Learning APIs is overrated. Usually, wherever you work, there will be a wrapper for the third-party libraries that you use in your project and also you can refer to the docs. Save yourself some brain RAM, willya?
Practice really trumps academia. No degree here, but I can tell you that I learned a ton more algorithms and patterns when implementing a chess game then by looking and reading about them. I spent too much time thinking that I need formal education, but that was just wasted time, in which I could be writing projects.
Stick to your passions. The software industry has work for everyone under the sun. Do not base your work choices on money (most positions pay well) or which is more trendy now. Game development was not trendy 5 years ago, but now it's a multi-billion industry.
It wont be good the first time you write it. Even with hours of design and upfront planning your project will be a lot better if you delete it and start it again. That's normal - you learned a lot along the way and can see the drawbacks now, but this does not mean you have to delete it! Just set a reasonable bar on what is 'good enough'.
Soft-skills are important. Your career depends on it. When I started, I could geek out heavily and just code and sit on my desk the whole time and I got promoted. Now, you won't get far without networking and social contacts. It does not have to be a pain in the A - just go with the flow and, soon enough, socialising will feel natural...because it is the most natural thing for humans.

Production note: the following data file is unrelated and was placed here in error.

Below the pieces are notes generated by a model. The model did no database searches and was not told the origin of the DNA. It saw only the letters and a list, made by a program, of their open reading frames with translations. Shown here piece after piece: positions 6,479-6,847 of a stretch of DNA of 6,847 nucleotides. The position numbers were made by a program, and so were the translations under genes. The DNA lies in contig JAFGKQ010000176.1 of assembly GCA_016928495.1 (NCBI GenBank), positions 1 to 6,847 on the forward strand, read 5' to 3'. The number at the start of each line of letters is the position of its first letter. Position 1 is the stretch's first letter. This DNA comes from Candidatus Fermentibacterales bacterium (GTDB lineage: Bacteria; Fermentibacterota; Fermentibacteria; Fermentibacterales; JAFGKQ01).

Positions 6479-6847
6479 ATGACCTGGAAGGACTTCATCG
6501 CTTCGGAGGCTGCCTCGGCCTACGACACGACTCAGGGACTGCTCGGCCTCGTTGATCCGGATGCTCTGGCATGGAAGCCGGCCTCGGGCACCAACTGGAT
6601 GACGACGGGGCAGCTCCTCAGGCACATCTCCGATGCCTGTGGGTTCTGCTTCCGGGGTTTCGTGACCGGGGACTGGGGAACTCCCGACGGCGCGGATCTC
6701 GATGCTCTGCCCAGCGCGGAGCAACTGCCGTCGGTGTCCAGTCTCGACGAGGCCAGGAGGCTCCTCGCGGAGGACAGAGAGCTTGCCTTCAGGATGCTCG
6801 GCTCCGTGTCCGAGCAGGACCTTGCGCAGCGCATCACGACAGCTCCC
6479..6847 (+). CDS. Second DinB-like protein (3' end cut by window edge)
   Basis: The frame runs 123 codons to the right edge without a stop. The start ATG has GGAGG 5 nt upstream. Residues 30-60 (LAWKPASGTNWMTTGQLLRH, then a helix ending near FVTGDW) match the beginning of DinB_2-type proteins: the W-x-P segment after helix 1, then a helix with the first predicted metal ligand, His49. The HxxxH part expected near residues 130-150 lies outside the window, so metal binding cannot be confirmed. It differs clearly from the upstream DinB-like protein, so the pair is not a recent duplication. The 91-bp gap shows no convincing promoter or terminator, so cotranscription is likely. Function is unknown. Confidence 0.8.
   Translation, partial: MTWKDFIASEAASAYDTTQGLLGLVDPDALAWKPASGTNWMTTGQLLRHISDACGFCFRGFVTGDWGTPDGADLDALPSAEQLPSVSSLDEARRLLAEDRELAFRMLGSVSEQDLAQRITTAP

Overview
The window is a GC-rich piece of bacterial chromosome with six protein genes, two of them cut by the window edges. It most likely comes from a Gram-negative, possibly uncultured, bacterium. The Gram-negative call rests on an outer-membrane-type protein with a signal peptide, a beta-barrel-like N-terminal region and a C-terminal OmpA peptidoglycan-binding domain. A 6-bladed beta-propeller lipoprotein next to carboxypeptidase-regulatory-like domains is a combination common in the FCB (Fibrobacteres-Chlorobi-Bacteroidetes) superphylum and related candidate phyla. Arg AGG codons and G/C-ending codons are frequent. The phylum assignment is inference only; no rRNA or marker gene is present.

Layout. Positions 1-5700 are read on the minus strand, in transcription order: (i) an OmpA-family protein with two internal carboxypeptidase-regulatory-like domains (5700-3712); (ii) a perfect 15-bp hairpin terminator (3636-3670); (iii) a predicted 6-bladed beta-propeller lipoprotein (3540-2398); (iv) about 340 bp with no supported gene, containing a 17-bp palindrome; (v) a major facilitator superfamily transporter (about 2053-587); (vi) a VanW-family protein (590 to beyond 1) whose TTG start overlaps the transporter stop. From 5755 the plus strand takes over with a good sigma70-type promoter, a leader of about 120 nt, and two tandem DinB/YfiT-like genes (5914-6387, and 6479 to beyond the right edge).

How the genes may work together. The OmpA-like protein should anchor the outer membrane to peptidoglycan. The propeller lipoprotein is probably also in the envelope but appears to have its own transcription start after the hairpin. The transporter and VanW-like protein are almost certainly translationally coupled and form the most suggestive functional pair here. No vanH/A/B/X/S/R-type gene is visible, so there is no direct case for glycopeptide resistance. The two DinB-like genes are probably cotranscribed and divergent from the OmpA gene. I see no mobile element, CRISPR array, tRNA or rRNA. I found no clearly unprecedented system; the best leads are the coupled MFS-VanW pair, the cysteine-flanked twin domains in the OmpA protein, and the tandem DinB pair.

Specialisation is a MUST!. Five or 10 years ago, you could do anything - devops, frontend, backend and things were simpler. Now it is impossible to know all of what's going on in C++ and React, Kubernetes, Docker, AWS, etc. Find something that interests you the most and be the best at it. You will be more appreciated in your work, a really useful teammate to have on the team and you will feel better because of that.
Have self-esteem. Period. It will help your brain learn faster and you will be less stressed in general. Everything that you do can help you boost your self esteem, but you can also just assume self-esteem. The dangerous thing about linking self-esteem with achievement is that when you have a period of low achievement, self-esteem drops too. That is why it is good to have some 'default' self-esteem! :)
If you are troubled in finding a career path in software development, think about what you like doing and if there is a link to software development and that thing. The chances are that there is. Even if it's really niche, don't give up on it.
Taking breaks from work and getting even a bit bored is crucial for processing the vast quantities of information and brain flexing that is part of our daily work. Have some time of just not doing anything and reflecting on your life!
Have pride in your work! It is a really hard and stressful job, appreciate that and give your self a tap on the back!
Transitions inside software development are hard. Especially without diploma, as a self-taught developer. Prepare really well if you are transitioning from Frontend to Backend, Web programming to Game programming, etc. Be prepared for an Ego HIT!
Thanks for reading!
Top comments (0)